6 minute read

WARNING! Graphic Content…

It was late in the afternoon on a hot summer day. I was working evening shift.  About 1700 hrs or so, I stopped by the station for something. Irritated over the fact that I had to leave my beat, I concluded my business and was walking back to my patrol car when I noticed an older couple headed toward the main entrance of the police department. They were giving me that “hey – over here – we need to talk to you” look that all young cops hate to see. Why me? I didn’t want to be at the police station to begin with. I was supposed to be flying around the city crushing crime and suppressing evil. But it was too late and of course, they began waving at me and I sighed to myself as they approached.

They had come to the police department because they were afraid of their thirty-something son. He lived with them, and he was an addict – the type who would become violent and aggressive when he was high. The gentleman said that officers had been out to their house before because of their son’s drug use, but he would always leave before they arrived.  The gentleman’s wife said she was afraid because her son had gotten much worse and had become more violent. They seemed like a lot of people I encountered regularly – good people – with no where else to turn.  

I was as patient as a young cop could be and told them how sorry I was to hear all of this. I asked (almost hopefully) if their son was home now and if so, did they feel as though they would be in immediate danger if they went back to their house. They said he was gone and didn’t know where he was or when he would return. I listened a bit more and instructed them to go inside the main lobby. There they could speak with the desk officer, and he would fill out a report. I reminded them to call 911 immediately if they felt threatened or unsafe at any time when their son was home. They were soft-spoken, humble, and genuinely appreciative of my time.  

I jumped in my patrol car eager to get back on the streets. I recall feeling sad for those folks as I sat there a moment and watched them walk arm in arm into the lobby. They were so nice. I also felt a little guilty for being so self-absorbed. I remember thinking that it was a shame such good people had to live in a situation like that with their own son. I checked back in service and pulled out of the parking lot ready for whatever shitshow was next on the list.

A couple of weeks later, I was about to go off duty one evening as the night shift officers were making their way into the squad room for briefing. I walked into our crime scene investigation office to BS with one of our crime scene investigators before checking out of service for the night. He asked if I had seen the photos from a recent double homicide. I had heard about it and knew it was a domestic stabbing but didn’t know much more. He processed the scene on that case and was working on the case file. He handed me the photos and warned me they were pretty bad.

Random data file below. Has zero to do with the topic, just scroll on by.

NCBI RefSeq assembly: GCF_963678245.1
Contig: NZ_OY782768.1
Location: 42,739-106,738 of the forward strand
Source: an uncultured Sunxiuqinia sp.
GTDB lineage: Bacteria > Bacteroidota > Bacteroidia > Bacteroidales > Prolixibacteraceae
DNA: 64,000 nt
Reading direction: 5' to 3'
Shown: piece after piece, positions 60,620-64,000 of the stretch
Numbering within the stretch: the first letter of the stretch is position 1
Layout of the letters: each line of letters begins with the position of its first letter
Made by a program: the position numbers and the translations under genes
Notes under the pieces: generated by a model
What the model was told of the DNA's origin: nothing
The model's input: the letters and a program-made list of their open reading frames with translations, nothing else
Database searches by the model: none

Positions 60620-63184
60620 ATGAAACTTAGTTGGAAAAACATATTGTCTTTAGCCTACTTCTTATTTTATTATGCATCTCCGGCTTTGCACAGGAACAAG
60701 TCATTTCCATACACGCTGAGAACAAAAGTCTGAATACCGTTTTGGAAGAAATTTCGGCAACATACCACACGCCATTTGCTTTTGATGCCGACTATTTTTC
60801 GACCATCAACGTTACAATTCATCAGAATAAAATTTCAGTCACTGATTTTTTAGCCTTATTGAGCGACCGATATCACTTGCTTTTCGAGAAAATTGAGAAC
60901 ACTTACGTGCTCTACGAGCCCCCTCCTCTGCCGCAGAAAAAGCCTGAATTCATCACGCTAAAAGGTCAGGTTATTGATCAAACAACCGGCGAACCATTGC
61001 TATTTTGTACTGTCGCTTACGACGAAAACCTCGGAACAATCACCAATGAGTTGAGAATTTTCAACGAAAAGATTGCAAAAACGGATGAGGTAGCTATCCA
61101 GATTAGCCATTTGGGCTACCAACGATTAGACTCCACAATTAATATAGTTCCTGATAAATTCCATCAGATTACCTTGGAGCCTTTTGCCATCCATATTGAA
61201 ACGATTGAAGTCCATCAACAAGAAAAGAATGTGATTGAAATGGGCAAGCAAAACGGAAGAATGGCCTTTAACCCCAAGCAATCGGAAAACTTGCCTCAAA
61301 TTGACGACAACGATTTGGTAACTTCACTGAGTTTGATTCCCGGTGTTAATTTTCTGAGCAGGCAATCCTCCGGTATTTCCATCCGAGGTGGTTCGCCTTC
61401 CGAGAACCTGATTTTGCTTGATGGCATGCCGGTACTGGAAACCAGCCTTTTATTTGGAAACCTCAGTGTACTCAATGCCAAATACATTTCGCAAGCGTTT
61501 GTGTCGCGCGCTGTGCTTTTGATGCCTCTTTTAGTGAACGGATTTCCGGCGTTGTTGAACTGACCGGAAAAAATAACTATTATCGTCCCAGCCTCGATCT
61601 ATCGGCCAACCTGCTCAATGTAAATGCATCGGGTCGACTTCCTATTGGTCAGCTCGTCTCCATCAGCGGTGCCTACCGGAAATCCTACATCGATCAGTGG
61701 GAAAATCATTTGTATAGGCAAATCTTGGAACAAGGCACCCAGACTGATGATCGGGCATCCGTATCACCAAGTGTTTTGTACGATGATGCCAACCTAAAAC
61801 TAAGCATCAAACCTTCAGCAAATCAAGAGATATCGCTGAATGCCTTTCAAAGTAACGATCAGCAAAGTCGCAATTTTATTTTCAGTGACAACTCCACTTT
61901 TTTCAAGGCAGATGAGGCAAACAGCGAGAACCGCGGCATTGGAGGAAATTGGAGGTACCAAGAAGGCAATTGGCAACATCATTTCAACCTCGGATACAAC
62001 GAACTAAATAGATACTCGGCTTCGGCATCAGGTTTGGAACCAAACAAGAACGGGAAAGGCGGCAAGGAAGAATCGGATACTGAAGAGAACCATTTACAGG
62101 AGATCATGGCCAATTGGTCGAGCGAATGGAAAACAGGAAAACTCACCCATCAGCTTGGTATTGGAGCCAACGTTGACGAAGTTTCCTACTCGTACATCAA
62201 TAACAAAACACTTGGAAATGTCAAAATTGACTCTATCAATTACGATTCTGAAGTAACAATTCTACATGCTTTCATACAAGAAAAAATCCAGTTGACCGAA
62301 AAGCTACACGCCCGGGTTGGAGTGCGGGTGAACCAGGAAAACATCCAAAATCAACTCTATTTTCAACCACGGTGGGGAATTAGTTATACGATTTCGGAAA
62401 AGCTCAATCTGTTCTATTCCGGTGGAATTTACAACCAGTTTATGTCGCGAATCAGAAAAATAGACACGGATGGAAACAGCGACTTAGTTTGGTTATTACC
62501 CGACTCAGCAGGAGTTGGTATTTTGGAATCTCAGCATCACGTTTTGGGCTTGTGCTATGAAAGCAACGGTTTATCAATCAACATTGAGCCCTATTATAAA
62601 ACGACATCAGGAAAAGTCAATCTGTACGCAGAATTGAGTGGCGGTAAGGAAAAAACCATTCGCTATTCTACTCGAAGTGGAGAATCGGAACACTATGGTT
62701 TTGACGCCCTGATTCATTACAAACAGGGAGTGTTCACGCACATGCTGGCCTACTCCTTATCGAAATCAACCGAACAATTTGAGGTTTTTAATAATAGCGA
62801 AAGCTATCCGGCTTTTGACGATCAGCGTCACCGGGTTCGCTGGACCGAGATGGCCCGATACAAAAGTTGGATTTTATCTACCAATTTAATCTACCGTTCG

I instantly recognized the victims. They were the same people who had stopped me in the parking lot of the police station a couple of weeks back. Their son had gotten really high and butchered them with a carving knife after his mother refused to give him money for more drugs.  

I was standing there staring at the photos in disbelief and telling the CSI about how the victims had waved me down two weeks earlier. He had a copy of the information report they filed with the desk officer that day. It was a grisly scene even by cop standards. Blood was everywhere. The gentleman was seated and slumped over on the kitchen table; his wife’s body was on the floor. His throat had been slit and he had been stabbed a few times in the back, but she had taken the worst of it by far.

The investigation revealed that the couple was eating dinner when their son showed up, demanded money, and stabbed them both to death when they told him no. I remember feeling sadness and anger over the murders but like most cops do, I simply filed it away and moved on. It sounds callous and uncaring but it’s not; it’s a coping mechanism and a very poor one.